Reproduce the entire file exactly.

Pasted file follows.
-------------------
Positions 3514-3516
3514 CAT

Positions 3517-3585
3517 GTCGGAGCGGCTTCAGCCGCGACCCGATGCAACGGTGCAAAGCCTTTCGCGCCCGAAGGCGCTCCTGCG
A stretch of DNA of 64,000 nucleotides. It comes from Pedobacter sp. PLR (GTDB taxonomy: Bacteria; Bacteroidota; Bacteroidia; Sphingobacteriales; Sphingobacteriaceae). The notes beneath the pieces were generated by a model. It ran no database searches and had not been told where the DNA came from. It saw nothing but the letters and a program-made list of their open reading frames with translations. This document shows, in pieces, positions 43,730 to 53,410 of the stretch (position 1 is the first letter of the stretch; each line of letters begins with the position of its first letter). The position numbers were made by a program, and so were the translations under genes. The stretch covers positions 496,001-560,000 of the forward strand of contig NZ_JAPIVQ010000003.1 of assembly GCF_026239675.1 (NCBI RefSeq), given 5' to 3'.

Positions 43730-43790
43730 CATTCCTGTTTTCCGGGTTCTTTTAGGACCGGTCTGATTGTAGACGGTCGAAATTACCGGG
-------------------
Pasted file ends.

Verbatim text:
Positions 3514-3516
3514 CAT

Positions 3517-3585
3517 GTCGGAGCGGCTTCAGCCGCGACCCGATGCAACGGTGCAAAGCCTTTCGCGCCCGAAGGCGCTCCTGCG
A stretch of DNA of 64,000 nucleotides. It comes from Pedobacter sp. PLR (GTDB taxonomy: Bacteria; Bacteroidota; Bacteroidia; Sphingobacteriales; Sphingobacteriaceae). The notes beneath the pieces were generated by a model. It ran no database searches and had not been told where the DNA came from. It saw nothing but the letters and a program-made list of their open reading frames with translations. This document shows, in pieces, positions 43,730 to 53,410 of the stretch (position 1 is the first letter of the stretch; each line of letters begins with the position of its first letter). The position numbers were made by a program, and so were the translations under genes. The stretch covers positions 496,001-560,000 of the forward strand of contig NZ_JAPIVQ010000003.1 of assembly GCF_026239675.1 (NCBI RefSeq), given 5' to 3'.

Positions 43730-43790
43730 CATTCCTGTTTTCCGGGTTCTTTTAGGACCGGTCTGATTGTAGACGGTCGAAATTACCGGG